28 April 2013
How Do We Fix This Mess?
The Economic Price of Having It All And The Route to Lasting Prosperity
Robert Preston and Laurence Knight
2012, Hodder & Stoughton, 471 pages, £20.00
Reviewer: Diane Coyle, Enlightenment Economics
Robert Peston, the BBC’s Business Editor, will be familiar to almost all readers of this journal - probably to almost everybody in the country - as his distinctive tones have guided us through the financial crisis. As he explains in the introduction to this evaluation of the crisis and its consequences, his earlier career had prepared him uniquely well for reporting on the events. He had experienced a brief stint working in the City, covered the banking industry for the Investors Chronicle and The Financial Times, and then turned to political reporting. So he had both the detailed knowledge of the financial sector and the political and official contacts that enabled him to act as such an authoritative guide to the nation.
The book does tackle head-on the criticism made at the time, that his reporting was in fact exacerbating events. Peston writes: “Actually, there were two charges: first, that the collapse of Northern Rock was my fault; second, that in some sense it was my public duty not to report bad economic and financial news.”
The first charge is obviously silly, when you consider the extent to which Northern Rock had grown aggressively on the basis of raising wholesale funding. The second only takes a moment’s thought to be revealed as equally silly: the financial crisis did not occur because it was reported. And, as the author goes on to say, the more serious charge to levy against financial journalism is that insufficient attention was paid earlier to the mounting tensions in the world economy and financial markets: “The media was too infected with the popular enthusiasm for borrowing as much as you could to buy a house,” he writes. Nobody paid attention to the complicated new instruments being created by the banks, or challenged the prevailing orthodoxy that those innovations were spreading risk rather than concentrating it.
How Do We Fix This Mess? is as entertaining a read as you might expect from such a knowledgeable and distinguished journalist. Although co-authored with a colleague, it sounds like an extended bulletin delivered with Mr Peston’s distinctive tone and turn of phrase. There is plenty of interesting and intriguing detail about the events in this largely UK-focused book.
The book reminds us of a number of the key issues as they were discussed before the crisis, and does not simply blind us with hindsight. For example, he reminds us that many people strongly supported using securitised credit to support home-purchase by low-income borrowers. It was thought to be a social good. Similarly, that the founding fathers of the euro always knew the single currency would require greater political integration, but never expected that it would need to take place so quickly or under conditions of such acute urgency. They were paternalistic, and perhaps complacent, but not stupid.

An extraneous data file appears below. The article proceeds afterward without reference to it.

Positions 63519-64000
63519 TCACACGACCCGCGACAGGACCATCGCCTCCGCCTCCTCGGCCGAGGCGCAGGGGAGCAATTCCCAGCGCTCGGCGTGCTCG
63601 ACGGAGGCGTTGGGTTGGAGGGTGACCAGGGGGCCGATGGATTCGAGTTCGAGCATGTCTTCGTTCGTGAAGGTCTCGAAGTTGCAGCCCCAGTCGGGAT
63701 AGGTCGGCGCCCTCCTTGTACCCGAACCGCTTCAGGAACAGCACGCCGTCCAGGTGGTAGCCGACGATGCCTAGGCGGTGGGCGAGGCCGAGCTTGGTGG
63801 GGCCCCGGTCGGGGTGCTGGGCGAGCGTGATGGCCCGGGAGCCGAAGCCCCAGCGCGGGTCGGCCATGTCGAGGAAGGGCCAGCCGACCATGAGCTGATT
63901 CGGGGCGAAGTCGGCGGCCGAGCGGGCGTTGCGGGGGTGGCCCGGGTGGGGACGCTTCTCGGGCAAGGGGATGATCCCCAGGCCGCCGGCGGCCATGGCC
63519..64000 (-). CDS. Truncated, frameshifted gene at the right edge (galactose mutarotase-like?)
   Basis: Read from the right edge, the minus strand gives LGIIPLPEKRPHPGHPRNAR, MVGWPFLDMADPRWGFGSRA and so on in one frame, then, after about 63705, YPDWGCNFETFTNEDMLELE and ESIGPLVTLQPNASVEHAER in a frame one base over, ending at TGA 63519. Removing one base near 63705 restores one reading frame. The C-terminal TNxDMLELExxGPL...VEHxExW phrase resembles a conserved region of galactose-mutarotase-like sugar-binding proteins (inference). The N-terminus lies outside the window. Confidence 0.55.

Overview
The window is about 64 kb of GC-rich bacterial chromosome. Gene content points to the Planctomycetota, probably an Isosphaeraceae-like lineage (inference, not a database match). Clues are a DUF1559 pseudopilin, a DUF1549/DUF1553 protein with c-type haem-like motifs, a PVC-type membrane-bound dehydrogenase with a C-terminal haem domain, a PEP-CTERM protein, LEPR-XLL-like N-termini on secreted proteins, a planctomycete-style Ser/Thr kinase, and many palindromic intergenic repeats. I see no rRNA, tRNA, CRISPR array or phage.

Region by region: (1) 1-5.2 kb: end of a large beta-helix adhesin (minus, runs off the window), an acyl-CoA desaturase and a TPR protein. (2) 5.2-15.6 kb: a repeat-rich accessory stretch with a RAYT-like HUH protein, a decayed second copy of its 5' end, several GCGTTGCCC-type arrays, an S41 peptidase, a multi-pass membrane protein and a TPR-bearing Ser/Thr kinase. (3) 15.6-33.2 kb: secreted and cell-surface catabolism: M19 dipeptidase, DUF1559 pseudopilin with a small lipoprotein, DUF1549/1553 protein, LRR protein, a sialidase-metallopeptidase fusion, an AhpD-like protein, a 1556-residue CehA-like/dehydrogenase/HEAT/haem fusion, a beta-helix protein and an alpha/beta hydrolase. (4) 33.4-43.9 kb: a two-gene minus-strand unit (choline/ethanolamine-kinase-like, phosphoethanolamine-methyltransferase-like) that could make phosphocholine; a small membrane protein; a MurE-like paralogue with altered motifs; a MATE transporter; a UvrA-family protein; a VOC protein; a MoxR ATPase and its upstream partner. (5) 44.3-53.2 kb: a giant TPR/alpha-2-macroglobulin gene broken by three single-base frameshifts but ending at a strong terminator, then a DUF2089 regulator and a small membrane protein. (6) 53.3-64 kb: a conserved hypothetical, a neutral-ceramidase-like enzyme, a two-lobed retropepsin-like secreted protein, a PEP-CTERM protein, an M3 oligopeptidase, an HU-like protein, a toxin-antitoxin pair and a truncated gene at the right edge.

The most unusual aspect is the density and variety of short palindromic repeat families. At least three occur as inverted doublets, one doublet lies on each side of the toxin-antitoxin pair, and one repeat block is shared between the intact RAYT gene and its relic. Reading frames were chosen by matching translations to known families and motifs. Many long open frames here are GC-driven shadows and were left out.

One chapter also addresses the question of the immediate crisis response, and whether the Bank of England and specifically its Governor, Mervyn King, under-reacted in the early stages. Interestingly, Peston thinks the Bank’s mistakes came earlier, in not acting against what its own senior people believed was clearly a massive asset price bubble. He quotes an anonymous executive director as admitting this as early as 2003. So while for many critics of the Bank, the focus is its emphasis on avoiding moral hazard rather than stopping the markets closing in the very early days of the crisis, the book criticises inaction in the earlier period: “Sir Mervyn King seemed to feel there was no reason to apologise for the Bank’s performance in the years when credit was consistently under-priced and asset prices rose dangerously.”
Still, as policymakers continue to debate how to react, I think it is important to remember how misleading the vantage point of hindsight can be - as the section on the growth in mortgage borrowing acknowledges.
The book ends on quite an optimistic tone, and some readers may well disagree with the assessment. “We can fix this mess and build a better life,” it concludes. It does not offer a comprehensive to-do list for policy makers, although there are some general, and surely uncontroversial, suggestions, such as the importance of investing in human capital. There is a final, add-on chapter on the Libor scandal. No doubt future editions will have further updated material. After all, we are unfortunately still in the middle of this crisis. But at least we will have Robert Peston to give us that famous ‘first draft of history’ provided by excellent reporting.